Transporting Stacked Cake

Decorating By PaulasPastries Updated 23 Aug 2010 , 10:29pm by cakelady31

PaulasPastries Posted 23 Aug 2010 , 3:38pm
post #1 of 8

Hey I'm brand new on cake central and not quite sure how to search and navigate just yet so I apologize if this is an already-discussed topic. I've only made a tiered wedding cake once before, and in that case i delivered it prior to the reception and had time to stack, assemble and decorate on site. I have an order this weekend for a cake that will be delivered in the middle of a party at a person's home, so it needs to be put together prior to putting it in my car. I've heard tips as far as using double sided carpet tape, drawer liners, etc to keep the bottom base board from slipping. I will also be using dowel rods throughout each tier and one long dowel through the center of all three tiers to be safe.

Is it possible to transport this three tier cake already assembled and decorated? How do I do it? Also what kind of box should I place it in to make sure it does not fall over? I have some flat open boxes from Costco (the kind they give you when you check out to carry stuff out to your car) that I can use, and lots of cake boxes that I can cut the tops off of.

Also, what is normally done for deliveries? Do most cake decorators assemble on delivery or prior to transporting the cake? I'm worried in my future deliveries that I will seem unprofessional (which I guess technically I am!) if I am decorating and finishing the cakes on site.

7 replies
leah_s Posted 23 Aug 2010 , 4:36pm
post #2 of 8

Well, if you use SPS you can deliver assembled. That's what it was created for. You can purchase it from Oasis Supply or GSA.


sandy1 Posted 23 Aug 2010 , 4:40pm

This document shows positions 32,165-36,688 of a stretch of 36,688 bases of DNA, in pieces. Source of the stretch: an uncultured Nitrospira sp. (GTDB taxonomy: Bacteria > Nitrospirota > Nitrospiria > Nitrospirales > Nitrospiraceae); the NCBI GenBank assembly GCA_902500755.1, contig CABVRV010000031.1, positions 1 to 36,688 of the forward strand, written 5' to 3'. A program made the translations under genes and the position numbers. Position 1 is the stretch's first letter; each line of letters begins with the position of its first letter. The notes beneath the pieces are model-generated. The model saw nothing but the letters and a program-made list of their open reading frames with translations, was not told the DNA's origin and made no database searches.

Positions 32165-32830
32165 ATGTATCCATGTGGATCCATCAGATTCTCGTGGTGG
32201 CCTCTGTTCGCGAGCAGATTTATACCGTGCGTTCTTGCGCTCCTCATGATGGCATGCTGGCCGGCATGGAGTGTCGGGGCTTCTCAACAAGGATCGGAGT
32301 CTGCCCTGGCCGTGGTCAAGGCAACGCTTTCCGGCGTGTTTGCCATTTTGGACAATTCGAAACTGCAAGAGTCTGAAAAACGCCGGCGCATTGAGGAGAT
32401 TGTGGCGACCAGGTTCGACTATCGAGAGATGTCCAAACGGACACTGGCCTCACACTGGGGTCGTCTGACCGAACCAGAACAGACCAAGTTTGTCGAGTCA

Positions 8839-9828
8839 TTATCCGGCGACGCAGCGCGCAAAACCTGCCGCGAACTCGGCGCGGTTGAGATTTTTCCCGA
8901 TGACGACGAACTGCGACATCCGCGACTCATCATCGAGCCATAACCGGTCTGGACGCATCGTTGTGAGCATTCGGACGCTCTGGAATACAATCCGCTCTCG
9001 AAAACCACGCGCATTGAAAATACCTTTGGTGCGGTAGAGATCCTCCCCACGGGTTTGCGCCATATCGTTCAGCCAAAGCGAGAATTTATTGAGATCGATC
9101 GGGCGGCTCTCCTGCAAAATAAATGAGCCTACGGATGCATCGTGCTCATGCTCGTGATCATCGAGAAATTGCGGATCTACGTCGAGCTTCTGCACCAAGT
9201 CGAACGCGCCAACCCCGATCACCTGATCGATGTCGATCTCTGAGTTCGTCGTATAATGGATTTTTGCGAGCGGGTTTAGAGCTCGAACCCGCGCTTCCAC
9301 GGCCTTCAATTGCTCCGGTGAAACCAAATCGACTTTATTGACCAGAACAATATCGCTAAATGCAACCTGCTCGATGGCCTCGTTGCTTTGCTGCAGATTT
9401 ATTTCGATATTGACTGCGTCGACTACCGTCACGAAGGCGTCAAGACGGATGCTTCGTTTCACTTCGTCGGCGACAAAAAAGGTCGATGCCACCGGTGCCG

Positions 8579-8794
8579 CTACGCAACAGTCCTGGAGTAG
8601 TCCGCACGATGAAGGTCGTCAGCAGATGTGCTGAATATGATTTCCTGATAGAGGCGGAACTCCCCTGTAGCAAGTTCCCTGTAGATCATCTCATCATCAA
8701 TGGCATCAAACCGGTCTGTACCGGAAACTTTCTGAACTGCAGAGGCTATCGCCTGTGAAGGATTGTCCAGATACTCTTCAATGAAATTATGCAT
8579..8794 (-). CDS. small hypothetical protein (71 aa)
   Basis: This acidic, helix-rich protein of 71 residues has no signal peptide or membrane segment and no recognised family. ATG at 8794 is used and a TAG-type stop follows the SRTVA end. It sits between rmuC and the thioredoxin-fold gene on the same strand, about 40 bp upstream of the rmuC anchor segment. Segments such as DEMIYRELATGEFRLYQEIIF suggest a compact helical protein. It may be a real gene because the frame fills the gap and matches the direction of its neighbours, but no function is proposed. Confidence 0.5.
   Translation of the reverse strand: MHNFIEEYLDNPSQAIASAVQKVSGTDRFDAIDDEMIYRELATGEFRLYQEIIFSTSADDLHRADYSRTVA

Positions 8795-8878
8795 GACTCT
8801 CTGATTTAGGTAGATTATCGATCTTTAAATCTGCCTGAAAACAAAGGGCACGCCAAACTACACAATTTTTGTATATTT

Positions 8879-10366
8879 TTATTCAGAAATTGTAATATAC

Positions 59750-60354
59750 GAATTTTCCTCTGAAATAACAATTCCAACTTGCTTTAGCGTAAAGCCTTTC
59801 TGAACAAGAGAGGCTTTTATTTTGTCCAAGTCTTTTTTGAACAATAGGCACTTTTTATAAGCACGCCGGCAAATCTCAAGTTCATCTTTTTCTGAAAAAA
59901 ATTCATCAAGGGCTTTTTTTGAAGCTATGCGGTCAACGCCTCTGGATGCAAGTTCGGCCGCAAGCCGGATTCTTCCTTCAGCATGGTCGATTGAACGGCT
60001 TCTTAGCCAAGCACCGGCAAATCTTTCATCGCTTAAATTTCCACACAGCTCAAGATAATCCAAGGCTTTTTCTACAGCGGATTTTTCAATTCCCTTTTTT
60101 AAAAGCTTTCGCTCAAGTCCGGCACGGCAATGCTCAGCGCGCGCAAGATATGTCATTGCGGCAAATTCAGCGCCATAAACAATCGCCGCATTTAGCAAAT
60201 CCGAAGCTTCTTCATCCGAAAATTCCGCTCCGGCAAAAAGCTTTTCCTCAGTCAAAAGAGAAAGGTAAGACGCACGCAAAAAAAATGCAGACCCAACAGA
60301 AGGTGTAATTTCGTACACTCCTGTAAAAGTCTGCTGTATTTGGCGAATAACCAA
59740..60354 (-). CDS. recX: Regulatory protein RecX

post #3 of 8

I transport my stacked cakes assembled. The sea shell cake in my photos was delivered this weekend without any problems, (45 minute ride). I place several layers of thick carpet padding with rubber non skid carpet pad between each layer of the foam padding, in the back of my car, (CRV), this helps to absorb some of the bumps and vibrations. I use non skid carpet pad to line the box that my cake is placed in so it doesn't shift. I also put non skid under the box to make sure the box doesn't move on the foam padding while being transported. I always have someone sitting in the back of the car to watch the cake as I drive, letting me know if there is a problem. Bring an emergency decorating kit with you that has icing, decorating bags, etc. so you can touch up any areas if the need arises.

I use dowels between each tier for support then hammer a large dowel down the center of all tiers, keeping them together. I sure hope this makes sense to you. I use the Wilton method for stacking my cakes.

PaulasPastries Posted 23 Aug 2010 , 8:13pm
post #4 of 8

Thank you for your responses! sandy I understand what you mean and this detailed description helps ALOT. I have one question though - where did you use the foam padding that you mention? Also I went to Michael's arts and crafts and my local cake decorating store and the largest dowel rods they have are 12 inches - where can I buy larger ones?

Leah, thank you also for your response! But I have no clue what SPS is - does that stand for Separator Plates?? Ha i feel like such a beginner...

KJ62798 Posted 23 Aug 2010 , 8:19pm
post #5 of 8

You can get longer dowels at hardware places like Home Depot or Lowes. Craft stores also have them but not in the cake section--go to the area where the wood crafts are.

SPS--single plate system (I'm pretty sure, Leah_s is the guru) is a stacking system where the support pillars lock into the plates and then the plates hold the cardboard cake boards w/a sharp center spike that keeps things from sliding. If you use this you don't need to do a center dowel. Check out Leah_s' tutorial for all the details.

I think the foam padding is used as a cushion under the cake box in the back of the car. I use layers of rubber non-skid mat (cut up a yoga mat) to keep cakes from sliding in the van.


leily Posted 23 Aug 2010 , 8:19pm
post #6 of 8
Originally Posted by PaulasPastries

Leah, thank you also for your response! But I have no clue what SPS is - does that stand for Separator Plates?? Ha i feel like such a beginner...

Her arrow in her post is pointing to her signature which is a link to a thread all about the SPS system. she has photos in there too.

Highly recommend this system.

oh and it stands for single plate system

sandy1 Posted 23 Aug 2010 , 8:26pm
post #7 of 8

I purchase my thicker, longer dowels at Michaels Crafts store.

cakelady31 Posted 23 Aug 2010 , 10:29pm
post #8 of 8

I too use the sps system. thumbs_up.gif It's very sturdy and have not a mishap yet!!!

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